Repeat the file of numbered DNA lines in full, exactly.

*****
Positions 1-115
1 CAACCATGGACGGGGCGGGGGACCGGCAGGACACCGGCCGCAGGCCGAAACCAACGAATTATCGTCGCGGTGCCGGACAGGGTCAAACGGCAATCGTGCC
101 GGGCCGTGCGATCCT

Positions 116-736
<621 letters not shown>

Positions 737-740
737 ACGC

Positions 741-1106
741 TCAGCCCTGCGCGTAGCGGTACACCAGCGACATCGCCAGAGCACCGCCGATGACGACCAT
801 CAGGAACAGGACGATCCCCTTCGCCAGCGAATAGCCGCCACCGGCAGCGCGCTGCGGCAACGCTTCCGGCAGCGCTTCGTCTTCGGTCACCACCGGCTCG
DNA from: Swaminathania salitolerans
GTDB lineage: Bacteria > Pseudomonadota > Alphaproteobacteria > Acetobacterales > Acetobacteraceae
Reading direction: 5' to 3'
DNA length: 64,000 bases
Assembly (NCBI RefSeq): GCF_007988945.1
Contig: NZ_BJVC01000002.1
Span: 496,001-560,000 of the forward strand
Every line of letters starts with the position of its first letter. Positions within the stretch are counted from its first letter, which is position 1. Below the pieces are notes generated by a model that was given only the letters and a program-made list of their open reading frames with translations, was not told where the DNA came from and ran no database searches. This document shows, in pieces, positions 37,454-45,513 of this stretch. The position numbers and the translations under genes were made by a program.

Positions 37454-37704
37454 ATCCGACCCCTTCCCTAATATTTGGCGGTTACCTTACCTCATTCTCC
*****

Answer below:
Positions 1-115
1 CAACCATGGACGGGGCGGGGGACCGGCAGGACACCGGCCGCAGGCCGAAACCAACGAATTATCGTCGCGGTGCCGGACAGGGTCAAACGGCAATCGTGCC
101 GGGCCGTGCGATCCT

Positions 116-736
<621 letters not shown>

Positions 737-740
737 ACGC

Positions 741-1106
741 TCAGCCCTGCGCGTAGCGGTACACCAGCGACATCGCCAGAGCACCGCCGATGACGACCAT
801 CAGGAACAGGACGATCCCCTTCGCCAGCGAATAGCCGCCACCGGCAGCGCGCTGCGGCAACGCTTCCGGCAGCGCTTCGTCTTCGGTCACCACCGGCTCG
DNA from: Swaminathania salitolerans
GTDB lineage: Bacteria > Pseudomonadota > Alphaproteobacteria > Acetobacterales > Acetobacteraceae
Reading direction: 5' to 3'
DNA length: 64,000 bases
Assembly (NCBI RefSeq): GCF_007988945.1
Contig: NZ_BJVC01000002.1
Span: 496,001-560,000 of the forward strand
Every line of letters starts with the position of its first letter. Positions within the stretch are counted from its first letter, which is position 1. Below the pieces are notes generated by a model that was given only the letters and a program-made list of their open reading frames with translations, was not told where the DNA came from and ran no database searches. This document shows, in pieces, positions 37,454-45,513 of this stretch. The position numbers and the translations under genes were made by a program.

Positions 37454-37704
37454 ATCCGACCCCTTCCCTAATATTTGGCGGTTACCTTACCTCATTCTCC